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1911 Encyclopedia Britannica
The name given by Paul Broca to a type of mankind supposed to be represented by remains found by Lartet, Christy and others, in France in the Cromagnon cave at Les Eyzies, Tayac district, Dordogne. At the foot of a steep rock near the village this small cave, nearly filled with debris, was found by workmen in 1868. Towards the top of the loose strata three human skeletons were unearthed. They were those of an old man, a young man and a woman, the latter's skull bearing the mark of a severe wound. The skulls presented such special characteristics that Broca took them as types of a race. Palaeolithic man is exclusively long-headed, and the dolichocephalic appearance of the crania (they had a mean cephalic index of 73.34) supported the view that the "find" at Les Eyzies was palaeolithic. It is, however, inaccurate to state that brachycephaly appears at once with the neolithic age, dolichocephaly even of a pronounced type persisting far into neolithic times. The Cromagnon race may thus be, as many anthropologists believe it, early neolithic, a type of man who spread over and inhabited a large portion of Europe at the close of the Pleistocene period. Some have sought to find in it the substratum of the present populations of western Europe. Quatrefages identifies Cromagnon man with the tall, long-headed, fair Kabyles (Berbers) who still survive in various parts of Mauritania. He suggests the introduction of the Cromagnon from Siberia, "arriving in Europe simultaneously with the great mammals (which were driven by the cold from Siberia), and no doubt following their route." See A. H. Keane's Ethnology (1896); Mortillet, Le Prehistorique (1900); Sergi, The Mediterranean Race (1901); Lord Avebury, Prehistoric Times, p. 317 of 1900 edition.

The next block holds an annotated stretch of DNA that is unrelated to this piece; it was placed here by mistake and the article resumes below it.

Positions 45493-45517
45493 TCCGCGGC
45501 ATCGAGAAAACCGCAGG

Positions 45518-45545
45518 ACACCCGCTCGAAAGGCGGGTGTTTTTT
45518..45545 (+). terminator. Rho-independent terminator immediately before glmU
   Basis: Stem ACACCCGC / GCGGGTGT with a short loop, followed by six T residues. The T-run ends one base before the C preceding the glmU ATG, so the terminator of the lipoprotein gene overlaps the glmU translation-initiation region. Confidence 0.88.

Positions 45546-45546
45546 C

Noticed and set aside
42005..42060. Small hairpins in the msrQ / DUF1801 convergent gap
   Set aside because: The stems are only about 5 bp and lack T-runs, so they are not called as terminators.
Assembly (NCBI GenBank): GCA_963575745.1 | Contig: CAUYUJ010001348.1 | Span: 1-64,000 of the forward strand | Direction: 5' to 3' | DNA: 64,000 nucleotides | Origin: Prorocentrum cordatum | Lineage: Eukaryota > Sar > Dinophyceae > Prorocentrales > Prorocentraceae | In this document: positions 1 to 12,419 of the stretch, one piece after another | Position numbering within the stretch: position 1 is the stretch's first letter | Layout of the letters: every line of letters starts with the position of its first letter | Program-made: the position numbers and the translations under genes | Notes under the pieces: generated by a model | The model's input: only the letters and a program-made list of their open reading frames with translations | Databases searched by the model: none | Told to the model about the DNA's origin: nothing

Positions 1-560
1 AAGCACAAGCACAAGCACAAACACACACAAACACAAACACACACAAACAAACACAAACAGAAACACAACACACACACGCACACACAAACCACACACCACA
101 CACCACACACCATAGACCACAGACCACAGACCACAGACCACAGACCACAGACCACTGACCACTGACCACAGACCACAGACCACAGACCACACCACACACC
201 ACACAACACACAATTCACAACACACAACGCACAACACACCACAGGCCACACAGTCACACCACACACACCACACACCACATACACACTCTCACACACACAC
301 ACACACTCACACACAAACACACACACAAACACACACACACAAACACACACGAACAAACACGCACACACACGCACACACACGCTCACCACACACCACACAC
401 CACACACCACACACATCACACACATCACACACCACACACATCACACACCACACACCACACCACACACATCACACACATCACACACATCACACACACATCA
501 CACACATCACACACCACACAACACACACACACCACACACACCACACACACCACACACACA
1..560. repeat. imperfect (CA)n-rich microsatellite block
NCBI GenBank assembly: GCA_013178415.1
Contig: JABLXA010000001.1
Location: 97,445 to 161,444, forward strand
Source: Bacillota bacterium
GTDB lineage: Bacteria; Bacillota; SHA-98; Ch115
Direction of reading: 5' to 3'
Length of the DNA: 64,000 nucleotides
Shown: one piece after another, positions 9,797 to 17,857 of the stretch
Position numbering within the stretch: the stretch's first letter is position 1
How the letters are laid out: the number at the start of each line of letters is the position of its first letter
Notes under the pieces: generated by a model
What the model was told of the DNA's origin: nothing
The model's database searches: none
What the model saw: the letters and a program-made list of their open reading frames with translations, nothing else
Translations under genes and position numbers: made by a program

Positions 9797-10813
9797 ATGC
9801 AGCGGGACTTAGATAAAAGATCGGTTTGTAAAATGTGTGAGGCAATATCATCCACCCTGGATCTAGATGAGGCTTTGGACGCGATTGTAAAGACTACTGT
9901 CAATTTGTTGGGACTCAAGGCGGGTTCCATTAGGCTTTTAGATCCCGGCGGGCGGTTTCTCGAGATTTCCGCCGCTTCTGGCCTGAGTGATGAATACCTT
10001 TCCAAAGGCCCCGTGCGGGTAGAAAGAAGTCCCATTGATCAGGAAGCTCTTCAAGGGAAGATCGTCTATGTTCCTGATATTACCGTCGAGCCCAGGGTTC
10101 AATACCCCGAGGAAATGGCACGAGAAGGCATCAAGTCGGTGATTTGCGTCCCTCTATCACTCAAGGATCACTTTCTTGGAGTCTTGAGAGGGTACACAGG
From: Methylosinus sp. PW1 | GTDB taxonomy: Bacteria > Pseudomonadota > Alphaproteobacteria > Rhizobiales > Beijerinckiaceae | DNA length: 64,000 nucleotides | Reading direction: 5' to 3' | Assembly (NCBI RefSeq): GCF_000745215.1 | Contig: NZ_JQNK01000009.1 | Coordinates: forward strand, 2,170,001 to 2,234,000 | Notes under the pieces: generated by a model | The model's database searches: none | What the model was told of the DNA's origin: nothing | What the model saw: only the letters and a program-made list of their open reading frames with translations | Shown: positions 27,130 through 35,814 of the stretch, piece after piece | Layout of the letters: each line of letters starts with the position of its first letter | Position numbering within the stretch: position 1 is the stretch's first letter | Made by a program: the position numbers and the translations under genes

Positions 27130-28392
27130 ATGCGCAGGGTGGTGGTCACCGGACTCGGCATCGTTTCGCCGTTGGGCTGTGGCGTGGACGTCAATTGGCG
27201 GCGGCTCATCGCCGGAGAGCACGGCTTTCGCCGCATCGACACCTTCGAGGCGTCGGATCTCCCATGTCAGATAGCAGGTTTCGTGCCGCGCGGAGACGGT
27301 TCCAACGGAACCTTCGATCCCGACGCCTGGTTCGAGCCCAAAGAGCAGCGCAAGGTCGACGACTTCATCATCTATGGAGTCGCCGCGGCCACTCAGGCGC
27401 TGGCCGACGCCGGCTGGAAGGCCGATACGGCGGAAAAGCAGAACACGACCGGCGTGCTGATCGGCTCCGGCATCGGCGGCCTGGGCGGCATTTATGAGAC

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Chisholm, Hugh, General Editor. Entry for 'Cromagnon Race'. 1911 Encyclopedia Britanica. https://www.studylight.org/encyclopedias/eng/bri/c/cromagnon-race.html. 1910.